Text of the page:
June 21st, 2012, 12:53 PM
http://i152.photobucket.com/albums/s162/mmgguitars/surface11.jpg

http://i152.photobucket.com/albums/s162/mmgguitars/surface12.jpg
For the peghead surface, I added a line across the transitions to again make it easier to create the surface. I also deleted the fretboard surface that existed for a while.

http://i152.photobucket.com/albums/s162/mmgguitars/surface13.jpg

http://i152.photobucket.com/albums/s162/mmgguitars/surface14.jpg

I lastly deleted any curves and points leaving just surfaces and here is the neck shaded in.

Things I didn't do here.... I didn't include a 4 degree angle in the tenon area to make the neck pitch and I didn't create the Gibson peghead. That of course would be copyright infringement.

http://i152.photobucket.com/albums/s162/mmgguitars/surface15.jpg

guitarbuilder
June 21st, 2012, 01:06 PM
So there you have it, one approach to modeling a set neck for a les paul style guitar. You can manipulate any of the variables you want. I'm sure that there is an easier way to do some of these things...but when you are self taught and have no manual, then trial and error problem solving methods that produce results work for me....

rbarr110
June 21st, 2012, 01:10 PM
Thanks for putting this together, I have access to Solidworks but not well versed in it yet. This tutorial should help with my struggles with Solidworks, but may have to look into Rhino as well.

THANKS

Nick JD
June 21st, 2012, 10:23 PM
Nice!

Xxeaa
August 3rd, 2012, 09:08 PM
Man, Soooo Cool, but that gave me a headache!

guitarbuilder
August 3rd, 2012, 09:34 PM
You want a headache, try learning Rhino on your own....LOL.

Engraver-60
August 3rd, 2012, 10:02 PM
http://i152.photobucket.com/albums/s162/mmgguitars/surface11.jpg

http://i152.photobucket.com/albums/s162/mmgguitars/surface12.jpg
For the peghead surface, I added a line across the transitions to again make it easier to create the surface. I also deleted the fretboard surface that existed for a while.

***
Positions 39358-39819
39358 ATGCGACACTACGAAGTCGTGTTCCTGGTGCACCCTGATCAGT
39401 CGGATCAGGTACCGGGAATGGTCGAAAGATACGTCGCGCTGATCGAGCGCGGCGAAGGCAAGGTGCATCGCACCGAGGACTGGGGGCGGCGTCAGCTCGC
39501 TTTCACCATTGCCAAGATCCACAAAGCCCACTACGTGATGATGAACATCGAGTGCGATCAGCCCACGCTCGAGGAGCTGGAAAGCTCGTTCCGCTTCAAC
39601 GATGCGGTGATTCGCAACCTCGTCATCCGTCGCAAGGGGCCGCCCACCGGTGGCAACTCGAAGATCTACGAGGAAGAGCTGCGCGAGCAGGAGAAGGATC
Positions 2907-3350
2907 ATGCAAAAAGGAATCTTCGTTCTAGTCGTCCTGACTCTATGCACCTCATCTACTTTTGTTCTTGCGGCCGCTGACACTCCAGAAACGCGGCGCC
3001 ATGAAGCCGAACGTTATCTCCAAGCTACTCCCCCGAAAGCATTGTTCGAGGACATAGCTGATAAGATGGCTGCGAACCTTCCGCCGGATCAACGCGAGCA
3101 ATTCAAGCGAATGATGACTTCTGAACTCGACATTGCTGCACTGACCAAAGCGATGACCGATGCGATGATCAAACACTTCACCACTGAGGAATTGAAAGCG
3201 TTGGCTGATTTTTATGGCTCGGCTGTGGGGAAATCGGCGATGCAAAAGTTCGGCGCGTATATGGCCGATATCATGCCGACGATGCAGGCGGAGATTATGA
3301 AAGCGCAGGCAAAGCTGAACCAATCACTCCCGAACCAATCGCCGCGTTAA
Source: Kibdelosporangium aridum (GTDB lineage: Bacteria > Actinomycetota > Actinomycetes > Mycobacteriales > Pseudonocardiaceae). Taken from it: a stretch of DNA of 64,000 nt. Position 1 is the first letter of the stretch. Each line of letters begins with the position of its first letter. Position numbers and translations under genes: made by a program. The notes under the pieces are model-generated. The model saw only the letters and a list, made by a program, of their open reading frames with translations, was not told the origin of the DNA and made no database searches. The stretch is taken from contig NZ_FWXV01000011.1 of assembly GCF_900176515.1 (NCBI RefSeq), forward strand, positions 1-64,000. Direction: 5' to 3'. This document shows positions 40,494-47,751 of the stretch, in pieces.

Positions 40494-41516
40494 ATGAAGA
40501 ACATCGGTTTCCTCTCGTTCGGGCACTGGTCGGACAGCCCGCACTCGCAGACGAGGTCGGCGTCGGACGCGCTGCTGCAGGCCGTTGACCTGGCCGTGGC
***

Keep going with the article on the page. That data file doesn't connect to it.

http://i152.photobucket.com/albums/s162/mmgguitars/surface13.jpg

http://i152.photobucket.com/albums/s162/mmgguitars/surface14.jpg

I lastly deleted any curves and points leaving just surfaces and here is the neck shaded in.

Things I didn't do here.... I didn't include a 4 degree angle in the tenon area to make the neck pitch and I didn't create the Gibson peghead. That of course would be copyright infringement.

http://i152.photobucket.com/albums/s162/mmgguitars/surface15.jpg

Marty: You've done a really informative tutorial of the Rhino Neck designing experience. Lots of ways to skin a CAD Cat, and yours looks like the best. I have done a few necks, but the transitions on yours are great. Thanks. I will have to go back over my Airline neck, and follow your technique to get the transitions correct. The hardest part for me is checking the watertight analysis (a must if you ever have to grow something - like stereolithography or 3D printing). For the CNC mills, that's not a problem as long as the tolerances of the cracks are much smaller than the cutter being used. Really looks great.

And Rhino is one of the most versatile CAD programs around. I've been using CATIA for 3 months now, and it is tough to learn. Solidworks was a piece of cake in comparison.

guitarbuilder
August 3rd, 2012, 10:39 PM
Mark,